Northern Ireland’s brucellosis testing programme is to be relaxed, however farmers have been reminded that they must comply with the testing measures and biosecurity.
Making the announcement yesterday, Chief Veterinary Officer (CVO) Robert Huey said the move would bring additional significant benefits and savings for farmers and taxpayers.
Mr Huey said that following the attainment of Officially Brucellosis Free (OBF) status by Northern Ireland in October 2015, farmers here are able to benefit from a more relaxed testing programme whereby only 50% of beef herds were required to be tested for the previous two years.
He added: “I am delighted that we have now reached the point where the testing programme can be further relaxed and as such, from 15 January 2018, for each of the next three years, the requirement for testing of beef herds will be reduced to one third. This good news will be welcomed by industry and by all who have worked assiduously on the eradication of brucellosis, and the attainment of OBF status.
“This further change to the testing regime represents a new, more positive, landscape for brucellosis controls. This will bring further savings for industry, taxpayers and DAERA through the further gradual relaxation of the brucellosis scheme as we continue to move forward.”
Relaxing the testing regime for brucellosis will result in financial benefits for farmers, in reduced administration, sampling and testing costs. However, brucellosis testing must continue for another three years, although at a further reduced rate, as a condition of OBF status being granted, to ensure continuing disease freedom.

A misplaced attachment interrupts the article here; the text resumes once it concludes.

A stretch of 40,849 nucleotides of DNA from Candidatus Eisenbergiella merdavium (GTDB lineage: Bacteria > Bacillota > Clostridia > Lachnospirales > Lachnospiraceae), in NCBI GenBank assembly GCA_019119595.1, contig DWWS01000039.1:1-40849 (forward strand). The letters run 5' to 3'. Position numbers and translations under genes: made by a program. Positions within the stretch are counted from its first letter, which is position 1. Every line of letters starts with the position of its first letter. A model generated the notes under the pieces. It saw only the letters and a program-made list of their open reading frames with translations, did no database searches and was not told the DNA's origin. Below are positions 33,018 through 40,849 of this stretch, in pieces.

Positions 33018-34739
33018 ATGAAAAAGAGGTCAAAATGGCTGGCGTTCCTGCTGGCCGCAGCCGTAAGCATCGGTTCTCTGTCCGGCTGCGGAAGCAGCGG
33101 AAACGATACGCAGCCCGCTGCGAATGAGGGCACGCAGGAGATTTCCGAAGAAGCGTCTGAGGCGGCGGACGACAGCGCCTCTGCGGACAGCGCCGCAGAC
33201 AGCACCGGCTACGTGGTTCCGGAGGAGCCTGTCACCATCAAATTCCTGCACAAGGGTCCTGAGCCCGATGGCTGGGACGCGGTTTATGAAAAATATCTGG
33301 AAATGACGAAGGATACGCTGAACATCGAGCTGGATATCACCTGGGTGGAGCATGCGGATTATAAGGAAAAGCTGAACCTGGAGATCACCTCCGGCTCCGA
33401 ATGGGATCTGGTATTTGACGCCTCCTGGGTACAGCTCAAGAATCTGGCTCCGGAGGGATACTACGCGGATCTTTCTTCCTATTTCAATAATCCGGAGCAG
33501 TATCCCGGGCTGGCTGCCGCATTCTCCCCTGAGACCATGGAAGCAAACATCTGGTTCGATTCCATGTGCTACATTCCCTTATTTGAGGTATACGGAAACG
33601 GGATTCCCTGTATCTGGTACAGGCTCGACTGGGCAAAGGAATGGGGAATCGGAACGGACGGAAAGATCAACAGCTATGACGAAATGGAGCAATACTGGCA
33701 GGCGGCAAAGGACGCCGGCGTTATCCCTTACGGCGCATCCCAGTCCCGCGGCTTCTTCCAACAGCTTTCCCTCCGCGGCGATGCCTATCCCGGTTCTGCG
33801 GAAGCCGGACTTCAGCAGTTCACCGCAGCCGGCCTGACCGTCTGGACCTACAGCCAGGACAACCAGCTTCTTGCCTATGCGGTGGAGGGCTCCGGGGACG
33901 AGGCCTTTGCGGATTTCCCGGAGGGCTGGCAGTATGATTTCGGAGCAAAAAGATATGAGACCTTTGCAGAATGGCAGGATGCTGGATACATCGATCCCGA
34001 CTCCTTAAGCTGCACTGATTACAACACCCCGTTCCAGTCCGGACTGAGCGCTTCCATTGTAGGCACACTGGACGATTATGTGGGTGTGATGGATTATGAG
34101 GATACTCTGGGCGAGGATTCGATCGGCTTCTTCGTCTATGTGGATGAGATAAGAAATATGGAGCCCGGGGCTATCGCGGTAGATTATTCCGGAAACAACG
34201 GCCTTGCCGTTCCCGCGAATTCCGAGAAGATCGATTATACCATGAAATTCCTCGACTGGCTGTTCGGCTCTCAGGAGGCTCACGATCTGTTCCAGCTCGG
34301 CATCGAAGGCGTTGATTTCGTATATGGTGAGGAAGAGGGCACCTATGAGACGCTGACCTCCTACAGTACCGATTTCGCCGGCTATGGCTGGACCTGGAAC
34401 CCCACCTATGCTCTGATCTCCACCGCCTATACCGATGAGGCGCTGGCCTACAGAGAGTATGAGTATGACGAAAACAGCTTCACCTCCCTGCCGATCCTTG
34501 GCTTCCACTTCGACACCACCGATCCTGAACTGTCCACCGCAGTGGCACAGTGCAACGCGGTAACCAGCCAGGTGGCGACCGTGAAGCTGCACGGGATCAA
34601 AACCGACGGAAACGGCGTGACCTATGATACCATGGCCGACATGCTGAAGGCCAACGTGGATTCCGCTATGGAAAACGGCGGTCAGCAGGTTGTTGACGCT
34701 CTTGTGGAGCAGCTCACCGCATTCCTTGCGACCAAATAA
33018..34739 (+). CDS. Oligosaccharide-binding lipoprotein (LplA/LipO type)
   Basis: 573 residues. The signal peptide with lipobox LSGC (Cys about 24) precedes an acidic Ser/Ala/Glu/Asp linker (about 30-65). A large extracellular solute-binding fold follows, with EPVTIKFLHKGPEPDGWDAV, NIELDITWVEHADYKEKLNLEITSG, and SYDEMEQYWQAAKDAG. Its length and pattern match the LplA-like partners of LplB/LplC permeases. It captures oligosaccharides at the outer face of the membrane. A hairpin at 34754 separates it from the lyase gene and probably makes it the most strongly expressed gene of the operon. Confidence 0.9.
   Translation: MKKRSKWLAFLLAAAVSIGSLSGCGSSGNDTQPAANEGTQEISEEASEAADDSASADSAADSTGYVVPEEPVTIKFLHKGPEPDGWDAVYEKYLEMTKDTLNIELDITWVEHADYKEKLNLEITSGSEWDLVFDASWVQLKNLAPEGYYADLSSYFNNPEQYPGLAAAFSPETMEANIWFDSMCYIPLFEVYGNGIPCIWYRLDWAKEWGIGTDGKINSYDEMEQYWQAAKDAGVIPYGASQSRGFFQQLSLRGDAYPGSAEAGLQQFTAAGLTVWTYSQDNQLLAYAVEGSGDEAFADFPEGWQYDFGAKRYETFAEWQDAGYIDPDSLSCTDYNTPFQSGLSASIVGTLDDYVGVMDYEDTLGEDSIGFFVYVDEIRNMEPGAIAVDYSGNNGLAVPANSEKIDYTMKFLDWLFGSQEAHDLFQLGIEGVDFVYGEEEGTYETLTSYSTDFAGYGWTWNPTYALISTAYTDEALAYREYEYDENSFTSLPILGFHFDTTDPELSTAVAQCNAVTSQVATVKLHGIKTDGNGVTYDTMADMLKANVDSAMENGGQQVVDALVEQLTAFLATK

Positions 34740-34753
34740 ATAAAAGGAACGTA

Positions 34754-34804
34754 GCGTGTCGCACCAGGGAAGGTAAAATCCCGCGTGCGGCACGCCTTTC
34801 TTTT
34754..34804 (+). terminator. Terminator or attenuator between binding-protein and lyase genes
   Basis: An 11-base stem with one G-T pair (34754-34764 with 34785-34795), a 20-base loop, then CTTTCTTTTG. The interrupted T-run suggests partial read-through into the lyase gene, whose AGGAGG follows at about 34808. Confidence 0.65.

Mr Huey went on to emphasise that farmers’ continued compliance with the testing measures and biosecurity advice was vital.
He said: “This further change will mean that beef herds will only be routinely tested once over the next three years. However, while we can reduce the levels of routine testing, we must not relax our attitude to the reporting of abortions or any suspicion of brucellosis. It is very important that we continue to stay free of this highly infectious disease. Stakeholder cooperation has been instrumental in getting the programme to this stage, and farmers must keep up their efforts to achieve excellent biosecurity standards and adopt appropriate stock replacement policies.”